Fungicides begin to lose their activity if you allow them to sit too long in a spray tank. After you fill your tank, you might run into an unforeseen emergency, and your application may be delayed. Weather may also delay you from applying. Whatever the cause, you must realize that fungicide activity declines the longer you let your tank-mix sit. The loss of fungicide activity may begin within 12 hours after mixing and is accelerated by poor water quality (such as pond water or high or low pH).

Sprayer calibration and application Perhaps the most common cause of fungicide-application failure is from incorrect sprayer calibration. Using a miscalibrated sprayer is the same as a doctor giving you medication without telling you how much to take. If you fail to calibrate your sprayer you may be applying too much or too little fungicide, which can result in loss of turf from fungicide toxicity or uncontrolled disease. To avoid these problems, remember to recalibrate your sprayer whenever you make modifications to your nozzles, pressure or speed.

In addition to properly calibrating your sprayer, you also should apply the material in the recommended volume of water, at a constant speed and at the recommended pressure. Coverage is especially important for contact fungicides that depend on foliar coverage to provide plant protection. To ensure adequate coverage, use a minimum of 1 to 3 gallons of water per 1,000 square feet. This dilution rate will provide the coverage you need for effective control. It also is important to maintain a constant speed while you spray. Speeding up to "stretch" an application to cover that last half green at the end of the day will only lower the rate of the fungicide you apply. Also, be sure you adjust your spray pressure for the nozzles you use. Excessively high sprayer pressures result in small droplets that are susceptible to drift. After all, the intention is to treat the turf not the air or non-target turf, shrubs and trees. Calibrating and adjusting your sprayer takes time, effort and involves math, but it can save you money, your turf and your job.

The success or failure of a fungicide application is determined by what you do during-and after-the application. To control patch diseases, you often must drench the treated turf with water to move the active ingredient into the crown and root zone where it can protect the plant. Failure to do so typically results in inadequate control. Similarly, you do not want to irrigate turf treated with a contact fungicide until the fungicide has had time to dry on the leaf surface.

Environmental considerations It pays to be aware of weather forecasts when you plan to spray. Unless you are going to drench your application for patch-disease management, you want to avoid spraying when rain is expected. You do not want rain to wash off a contact fungicide you have just applied. The thatch itself is a barrier to an effective fungicide application. The organic matter in thatch acts as a sponge for fungicides. An excessively thick thatch can absorb fungicides you intend to wash into the crown and soil.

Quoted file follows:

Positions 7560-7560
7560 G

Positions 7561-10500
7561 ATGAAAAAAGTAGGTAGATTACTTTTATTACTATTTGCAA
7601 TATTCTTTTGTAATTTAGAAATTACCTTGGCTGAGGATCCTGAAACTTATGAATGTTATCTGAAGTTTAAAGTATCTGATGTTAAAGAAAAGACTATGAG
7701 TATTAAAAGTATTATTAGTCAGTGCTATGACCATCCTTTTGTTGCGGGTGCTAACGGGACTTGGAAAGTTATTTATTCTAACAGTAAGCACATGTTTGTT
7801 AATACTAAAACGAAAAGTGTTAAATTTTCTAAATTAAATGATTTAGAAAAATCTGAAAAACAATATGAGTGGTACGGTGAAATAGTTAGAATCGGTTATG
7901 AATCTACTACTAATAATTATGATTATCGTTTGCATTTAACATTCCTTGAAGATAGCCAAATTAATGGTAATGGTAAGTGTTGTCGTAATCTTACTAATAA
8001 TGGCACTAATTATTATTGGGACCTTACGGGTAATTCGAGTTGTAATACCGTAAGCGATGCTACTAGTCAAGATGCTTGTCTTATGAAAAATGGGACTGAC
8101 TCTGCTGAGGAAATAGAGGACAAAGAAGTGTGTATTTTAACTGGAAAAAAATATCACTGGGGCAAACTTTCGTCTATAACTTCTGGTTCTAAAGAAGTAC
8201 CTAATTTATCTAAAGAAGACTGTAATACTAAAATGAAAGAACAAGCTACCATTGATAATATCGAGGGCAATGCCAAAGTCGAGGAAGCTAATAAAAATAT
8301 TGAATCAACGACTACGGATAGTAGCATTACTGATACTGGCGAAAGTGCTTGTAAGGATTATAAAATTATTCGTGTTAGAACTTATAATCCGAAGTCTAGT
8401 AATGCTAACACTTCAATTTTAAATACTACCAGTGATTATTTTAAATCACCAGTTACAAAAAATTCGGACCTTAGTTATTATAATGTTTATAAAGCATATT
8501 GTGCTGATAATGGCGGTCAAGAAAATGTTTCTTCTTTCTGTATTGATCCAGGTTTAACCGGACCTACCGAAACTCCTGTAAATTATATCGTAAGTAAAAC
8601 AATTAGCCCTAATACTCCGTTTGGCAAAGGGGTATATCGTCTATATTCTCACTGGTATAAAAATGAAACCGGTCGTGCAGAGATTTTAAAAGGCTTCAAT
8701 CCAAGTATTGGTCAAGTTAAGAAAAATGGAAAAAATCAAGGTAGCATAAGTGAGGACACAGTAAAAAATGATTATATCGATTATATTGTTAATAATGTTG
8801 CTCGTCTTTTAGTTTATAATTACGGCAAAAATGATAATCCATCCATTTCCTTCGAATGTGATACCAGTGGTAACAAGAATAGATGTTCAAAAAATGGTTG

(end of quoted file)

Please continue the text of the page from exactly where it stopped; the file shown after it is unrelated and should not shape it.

Curative applications pose special problems when considering the effectiveness of fungicide applications. By definition, you make these applications after the onset of disease. While the application may have stopped the infection process, the turf is already damaged. Do not expect a curative application to immediately provide healthy turf. If conditions are not favorable for turf growth, do not expect rapid recovery. Curative applications can save turf that is already infected but it is necessary to accept that the turf often needs time to heal after a successful fungicide application.

Resistance Resistance is one of the first things that may come to mind when your fungicide fails to manage disease. It is also one of the least-likely explanations. Fungicide resistance occurs when fungal populations develop that are not sensitive to certain fungicides. Resistance arises when you use the same class of fungicide at high rates over extended periods. The only way to be certain if you have fungicide-resistant pathogens is to have them examined in a lab. Don't immediately assume that the cause of any fungicide failure is due to fungicide resistance.

Conclusion When your fungicide application fails to provide the disease management you desire, it is important that you examine your fungicide-application practices and identify why the application failed. It often is difficult to recognize your own mistakes, and it may be helpful to ask a colleague or manufacturer's representative to review your application procedures. The most important thing is to correct the mistake responsible for fungicide-application failure to prevent it from occurring in the future.